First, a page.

Dr. Ashlynn S. Stillwell is an Assistant Professor in Civil and Environmental Engineering at the University of Illinois at Urbana-Champaign. She earned a B.S. in Chemical Engineering from the University of Missouri, and an M.S. in Environmental and Water Resources Engineering, M.P.Aff in Public Affairs, and Ph.D. in Civil Engineering from The University of Texas at Austin. She has been honored with the National Science Foundation CAREER award, the 2015 Girl Scouts of Central Illinois Woman of Distinction Award in STEM, the 2018 Rose Award for Teaching Excellence, and the 2018 AEESP Award for Outstanding Teaching in Environmental Engineering and Science. She serves on the Board of Directors of the Girl Scouts of Central Illinois and Faith in Place. Her research interests include the urban water and energy sustainability, water impacts of thermoelectric power generation, and green stormwater infrastructure.
Dr. Saleh Taghvaeian, Oklahoma State University
Saleh Taghvaeian is an Assistant Professor and State Extension Specialist in Water Resources at the Department of Biosystems & Agricultural Engineering at Oklahoma State University. His extension/outreach program addresses multiple critical areas related to agricultural water management, such as developing precision irrigation scheduling, improving water and energy consumption efficiency in irrigation systems, and use of low-quality waters for irrigation. Taghvaeian is the recipient of several past extension/outreach awards, including the Honor Award from the Oklahoma Cooperative Extension Service and the Young Extension Professional Award from the American Society of Agricultural and Biological Engineers.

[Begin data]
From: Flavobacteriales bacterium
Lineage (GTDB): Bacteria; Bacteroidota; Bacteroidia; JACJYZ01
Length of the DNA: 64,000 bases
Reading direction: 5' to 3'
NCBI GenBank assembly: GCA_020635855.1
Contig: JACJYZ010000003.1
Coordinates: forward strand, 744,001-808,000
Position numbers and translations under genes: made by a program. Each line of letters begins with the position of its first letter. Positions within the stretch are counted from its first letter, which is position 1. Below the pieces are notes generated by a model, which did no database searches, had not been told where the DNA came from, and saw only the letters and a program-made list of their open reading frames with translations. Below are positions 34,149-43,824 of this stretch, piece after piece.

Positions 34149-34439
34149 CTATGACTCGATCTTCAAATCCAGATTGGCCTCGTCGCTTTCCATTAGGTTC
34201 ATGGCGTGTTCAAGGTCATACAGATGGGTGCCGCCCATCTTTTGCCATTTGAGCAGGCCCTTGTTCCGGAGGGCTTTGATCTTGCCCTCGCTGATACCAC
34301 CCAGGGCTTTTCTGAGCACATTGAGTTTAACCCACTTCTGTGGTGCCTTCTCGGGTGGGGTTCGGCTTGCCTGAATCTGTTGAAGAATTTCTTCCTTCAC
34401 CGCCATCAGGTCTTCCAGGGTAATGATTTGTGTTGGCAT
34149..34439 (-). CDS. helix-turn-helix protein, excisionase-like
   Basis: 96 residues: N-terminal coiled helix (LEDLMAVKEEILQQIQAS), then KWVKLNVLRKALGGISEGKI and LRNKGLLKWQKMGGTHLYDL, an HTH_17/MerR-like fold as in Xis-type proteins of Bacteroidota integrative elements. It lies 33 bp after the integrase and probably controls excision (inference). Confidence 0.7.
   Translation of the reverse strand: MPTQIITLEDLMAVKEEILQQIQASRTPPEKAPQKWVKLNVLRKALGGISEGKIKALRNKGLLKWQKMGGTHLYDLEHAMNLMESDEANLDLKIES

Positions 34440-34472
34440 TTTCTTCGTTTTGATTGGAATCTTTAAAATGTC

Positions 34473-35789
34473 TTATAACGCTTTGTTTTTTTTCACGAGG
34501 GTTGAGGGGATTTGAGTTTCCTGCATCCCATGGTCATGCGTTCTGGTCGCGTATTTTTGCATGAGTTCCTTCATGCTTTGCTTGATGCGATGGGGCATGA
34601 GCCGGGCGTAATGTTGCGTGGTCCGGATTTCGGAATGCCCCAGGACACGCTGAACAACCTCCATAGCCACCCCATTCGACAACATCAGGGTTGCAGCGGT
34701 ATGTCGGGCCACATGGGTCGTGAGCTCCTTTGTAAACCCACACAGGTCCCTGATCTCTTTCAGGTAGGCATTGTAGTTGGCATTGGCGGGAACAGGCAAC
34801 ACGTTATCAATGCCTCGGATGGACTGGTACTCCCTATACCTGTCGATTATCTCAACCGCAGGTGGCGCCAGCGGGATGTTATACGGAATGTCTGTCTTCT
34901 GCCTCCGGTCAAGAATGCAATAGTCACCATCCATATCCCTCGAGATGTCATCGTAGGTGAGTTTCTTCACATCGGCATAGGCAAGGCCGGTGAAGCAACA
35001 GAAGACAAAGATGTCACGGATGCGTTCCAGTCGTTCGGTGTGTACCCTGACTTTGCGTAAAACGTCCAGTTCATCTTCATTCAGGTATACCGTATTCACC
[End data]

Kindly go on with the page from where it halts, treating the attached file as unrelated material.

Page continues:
Dr. Karletta Chief (Diné), University of Arizona
Dr. Karletta Chief (Diné) is an Associate Professor & Extension Specialist in Soil, Water, and Environmental Sciences at the University of Arizona (UA). Her research focuses on unsaturated flow in arid environments and mining and climate change impacts on indigenous communities. She received a B.S. and M.S. in Civil and Environmental Engineering from Stanford in 1998 and 2000, her Ph.D. in Hydrology from UA in 2007 and completed her post-doctorate at Desert Research Institute in NV. Dr. Chief was named 2011 American Indian Science and Engineering “Most Promising Scientist or Scholar” and 2015 Native American 40 under 40.
North Central Region Water Network